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Posts from the ‘Classic Zen’ Category


Do You Want Me to Thank You?

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The merchant Umeza decided to donate some money to the master Seietsu so that he could build a bigger school.

Umeza brought a bag full of coins and placed it before Seietsu, who was meditating. “This is for you to build a new school,” he said.

Seietsu opened his eyes, nodded, and went back to his meditations.

Umeza was a bit perturbed and he remarked, “There is enough money there to pay a year’s wages for 50 men.”

Seietsu opened his eyes and said, “So do you want me to thank you?”

Umeza said, “Well, isn’t it the least I should expect?”

Seietsu said, “Why should I? The giver should be thankful.” And he resumed his meditation.



Photo by OliBac

One day, Subhuti sat under a tree and went into a state of total emptiness. Flowers from the tree began to shower upon him. He heard a whisper, as from the gods, saying “We thank you for your discourse on emptiness.”

“But I have not said anything about emptiness,” said Subhuti.

“That is true,” came the reply. “You have not spoken about emptiness. We have not heard about emptiness. That is true emptiness.”

And the flowers continued to fall like the rain.


Tetsugen’s Sutras

Photo by ganap0627

Tetsugen was a zen master who lived in 17th century Japan.  He wanted to produce a Japanese edition of the buddhist sutras (scriptures) which were then only available in Chinese. This was to be an expensive project because it involved making around 60,000 wooden blocks for printing.

Tetsugen wandered around Japan collecting funds for this project. Sometimes he would meet wealthy people who would offer gold and silver, but mostly he would encounter peasants who could only afford a few small coins.

After 10 years of traveling, he had collected enough funds to start his project. But there was a great flood as the river Uji overflowed. People were left homeless and starving. Tetsugen used all the money he collected to help them.

Then he began traveling and collecting money again for his project. It was several more years before he thought he had enough. Just then, an epidemic spread throughout Japan and Tetsugen once more gave away all that he had collected to aid the afflicted ones.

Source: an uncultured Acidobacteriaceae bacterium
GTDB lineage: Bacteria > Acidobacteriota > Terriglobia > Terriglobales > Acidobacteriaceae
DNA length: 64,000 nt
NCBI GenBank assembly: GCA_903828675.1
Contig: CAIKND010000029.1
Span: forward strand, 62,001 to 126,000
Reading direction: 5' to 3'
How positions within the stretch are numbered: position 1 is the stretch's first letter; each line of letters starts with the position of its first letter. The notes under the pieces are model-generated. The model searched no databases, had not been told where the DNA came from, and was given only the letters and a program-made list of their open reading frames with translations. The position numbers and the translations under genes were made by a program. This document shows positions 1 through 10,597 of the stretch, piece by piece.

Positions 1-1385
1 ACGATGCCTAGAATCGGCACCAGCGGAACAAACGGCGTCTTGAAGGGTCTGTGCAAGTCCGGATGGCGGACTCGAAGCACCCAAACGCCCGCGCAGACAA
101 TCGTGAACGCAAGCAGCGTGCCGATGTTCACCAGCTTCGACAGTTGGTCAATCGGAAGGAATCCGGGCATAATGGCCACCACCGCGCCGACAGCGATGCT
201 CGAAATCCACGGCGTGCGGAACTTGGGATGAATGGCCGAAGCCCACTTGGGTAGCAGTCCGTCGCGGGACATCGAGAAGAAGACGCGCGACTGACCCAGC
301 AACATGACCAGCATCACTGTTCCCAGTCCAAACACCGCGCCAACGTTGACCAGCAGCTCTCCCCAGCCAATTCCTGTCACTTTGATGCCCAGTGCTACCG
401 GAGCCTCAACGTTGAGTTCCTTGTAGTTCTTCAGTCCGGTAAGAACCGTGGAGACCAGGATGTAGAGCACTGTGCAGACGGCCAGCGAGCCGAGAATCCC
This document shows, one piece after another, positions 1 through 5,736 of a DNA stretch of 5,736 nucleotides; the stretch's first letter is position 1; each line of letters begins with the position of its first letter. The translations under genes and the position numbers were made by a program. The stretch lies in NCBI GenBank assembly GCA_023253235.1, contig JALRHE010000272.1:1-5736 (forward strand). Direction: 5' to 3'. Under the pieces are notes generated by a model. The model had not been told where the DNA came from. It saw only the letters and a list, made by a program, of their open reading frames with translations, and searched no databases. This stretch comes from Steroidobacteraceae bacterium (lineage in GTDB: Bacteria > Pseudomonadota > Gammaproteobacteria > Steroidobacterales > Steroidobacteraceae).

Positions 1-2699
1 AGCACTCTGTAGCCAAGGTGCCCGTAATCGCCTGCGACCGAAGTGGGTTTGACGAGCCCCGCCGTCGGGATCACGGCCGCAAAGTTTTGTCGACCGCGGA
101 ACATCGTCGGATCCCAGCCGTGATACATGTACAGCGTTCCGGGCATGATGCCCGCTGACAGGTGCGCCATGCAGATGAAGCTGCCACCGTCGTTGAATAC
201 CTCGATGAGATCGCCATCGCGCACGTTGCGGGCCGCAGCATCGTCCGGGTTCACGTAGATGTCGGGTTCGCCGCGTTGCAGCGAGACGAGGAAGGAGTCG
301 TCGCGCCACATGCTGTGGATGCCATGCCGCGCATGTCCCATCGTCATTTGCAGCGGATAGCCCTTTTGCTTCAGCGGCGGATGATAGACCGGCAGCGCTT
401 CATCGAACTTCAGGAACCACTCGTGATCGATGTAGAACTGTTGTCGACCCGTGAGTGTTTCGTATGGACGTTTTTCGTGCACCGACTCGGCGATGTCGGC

Then he started traveling again. Twenty years later (and one year before he died), he was able to fulfill his dream of printing the sutras in Japanese. The original printing blocks he used are preserved today in the Obaku Monastery in Kyoto, Japan.

The Japanese like to tell their children that Tetsugen actually produced three editions of the sutras, but the first two are invisible and far superior to the last.


The Sound of One Hand Clapping and other koans

Note: the following are examples of zen koans – taken from the Japanese “ko” (public) and “an” (proposition). Koans may take the form of a question, a verse or a short anecdote or teaching. It is designed to bring the student towards a direct realization of the ultimate reality. Koans are often very puzzling and incomprehensible and it may take months or even years for one to fully understand one.

The great Japanese master, Hakuin, wrote: “If you take up one koan and investigate it unceasingly, your mind will die and your will will be destroyed. It is as though a vast, empty abyss lay before you, with no place to set your hands and feet. You face death and your bosom feels as though it were on fire. Then suddenly, you are one with the koan, and body and mind are cast off. This is known as seeing into one’s nature.”

Now, on to the koans:

  1. What is the sound of one hand clapping?
  2. A monk asked master Haryo, “What is the way?” Haryo replied, “An open-eyed man falling into a well.”
  3. When the many are reduced to one, to what is the one reduced?
  4. The roof was leaking so the master asked two disciples to bring something to catch the water. The first one brought a pail while the second brought a basket. The first was severely reprimanded, the second was highly praised.
  5. What is your original face, before your father and mother were born?
  6. One day, master Chao Chou stumbled and fell. He cried out, “Help me, help me!” A monk came and lay down beside him. Chao Chou got up and walked away.
  7. When you can do nothing, what can you do?
  8. (a modern koan) Where is the hole when the entire donut is eaten?

Forgotten words

fish - photo by Benjamin Hollis

fish - photo by Benjamin Hollis

“The purpose of a fish trap is to catch fish, and when the fish are caught, the trap is forgotten.

The purpose of a rabbit snare is to catch rabbits. When the rabbits are caught, the snare is forgotten.

The purpose of words is to convey ideas. When the ideas are grasped, the words are forgotten.

Where can I find the man who has forgotten words? He is the one I would like to talk to.”

- Chuang Tzu

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